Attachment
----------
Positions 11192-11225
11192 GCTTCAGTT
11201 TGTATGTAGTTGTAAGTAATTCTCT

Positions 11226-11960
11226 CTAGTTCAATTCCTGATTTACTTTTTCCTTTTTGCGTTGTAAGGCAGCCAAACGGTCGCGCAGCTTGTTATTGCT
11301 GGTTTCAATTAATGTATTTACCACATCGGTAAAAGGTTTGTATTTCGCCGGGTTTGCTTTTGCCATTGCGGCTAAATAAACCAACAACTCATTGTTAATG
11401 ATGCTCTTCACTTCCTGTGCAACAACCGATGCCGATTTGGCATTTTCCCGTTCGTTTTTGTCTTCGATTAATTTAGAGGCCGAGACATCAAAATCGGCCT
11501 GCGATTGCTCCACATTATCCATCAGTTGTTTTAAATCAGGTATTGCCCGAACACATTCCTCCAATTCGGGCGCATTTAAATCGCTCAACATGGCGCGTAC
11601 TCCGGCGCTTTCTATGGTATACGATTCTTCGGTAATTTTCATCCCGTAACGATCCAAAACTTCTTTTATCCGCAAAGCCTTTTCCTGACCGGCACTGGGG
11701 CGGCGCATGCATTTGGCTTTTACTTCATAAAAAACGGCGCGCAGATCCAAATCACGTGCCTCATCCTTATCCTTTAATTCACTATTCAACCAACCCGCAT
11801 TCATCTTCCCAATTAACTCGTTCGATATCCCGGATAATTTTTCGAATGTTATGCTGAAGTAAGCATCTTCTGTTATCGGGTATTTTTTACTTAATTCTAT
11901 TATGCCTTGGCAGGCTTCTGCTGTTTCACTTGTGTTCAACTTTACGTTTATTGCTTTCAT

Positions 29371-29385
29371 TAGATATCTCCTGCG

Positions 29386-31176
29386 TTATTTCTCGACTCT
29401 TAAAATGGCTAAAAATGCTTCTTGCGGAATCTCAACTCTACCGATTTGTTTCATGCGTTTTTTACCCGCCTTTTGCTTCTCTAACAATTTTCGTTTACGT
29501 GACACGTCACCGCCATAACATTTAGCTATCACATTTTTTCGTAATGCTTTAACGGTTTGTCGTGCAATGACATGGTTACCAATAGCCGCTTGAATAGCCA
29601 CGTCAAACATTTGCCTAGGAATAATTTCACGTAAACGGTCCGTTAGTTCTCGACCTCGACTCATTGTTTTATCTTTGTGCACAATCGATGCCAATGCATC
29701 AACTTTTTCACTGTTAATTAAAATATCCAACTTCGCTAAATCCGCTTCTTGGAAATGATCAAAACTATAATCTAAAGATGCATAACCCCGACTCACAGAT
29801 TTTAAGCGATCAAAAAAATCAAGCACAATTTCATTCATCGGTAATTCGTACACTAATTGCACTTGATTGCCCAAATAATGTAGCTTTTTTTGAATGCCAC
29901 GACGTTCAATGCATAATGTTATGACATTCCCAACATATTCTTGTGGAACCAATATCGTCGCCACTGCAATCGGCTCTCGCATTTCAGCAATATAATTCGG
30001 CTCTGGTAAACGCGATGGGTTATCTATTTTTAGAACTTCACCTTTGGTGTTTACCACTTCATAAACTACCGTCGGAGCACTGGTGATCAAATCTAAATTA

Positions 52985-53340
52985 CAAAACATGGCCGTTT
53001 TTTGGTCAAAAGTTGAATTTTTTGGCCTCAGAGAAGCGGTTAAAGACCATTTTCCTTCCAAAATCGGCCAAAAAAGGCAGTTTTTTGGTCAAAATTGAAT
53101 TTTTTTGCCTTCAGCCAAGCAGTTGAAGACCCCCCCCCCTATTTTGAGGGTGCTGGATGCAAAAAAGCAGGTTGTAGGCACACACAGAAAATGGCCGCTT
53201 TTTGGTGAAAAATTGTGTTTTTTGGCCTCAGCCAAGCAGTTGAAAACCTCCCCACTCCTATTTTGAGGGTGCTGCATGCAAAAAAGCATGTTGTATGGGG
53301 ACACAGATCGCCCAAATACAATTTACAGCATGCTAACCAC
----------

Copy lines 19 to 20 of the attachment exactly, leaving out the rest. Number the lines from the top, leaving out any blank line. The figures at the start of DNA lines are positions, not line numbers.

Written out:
29601 CGTCAAACATTTGCCTAGGAATAATTTCACGTAAACGGTCCGTTAGTTCTCGACCTCGACTCATTGTTTTATCTTTGTGCACAATCGATGCCAATGCATC
29701 AACTTTTTCACTGTTAATTAAAATATCCAACTTCGCTAAATCCGCTTCTTGGAAATGATCAAAACTATAATCTAAAGATGCATAACCCCGACTCACAGAT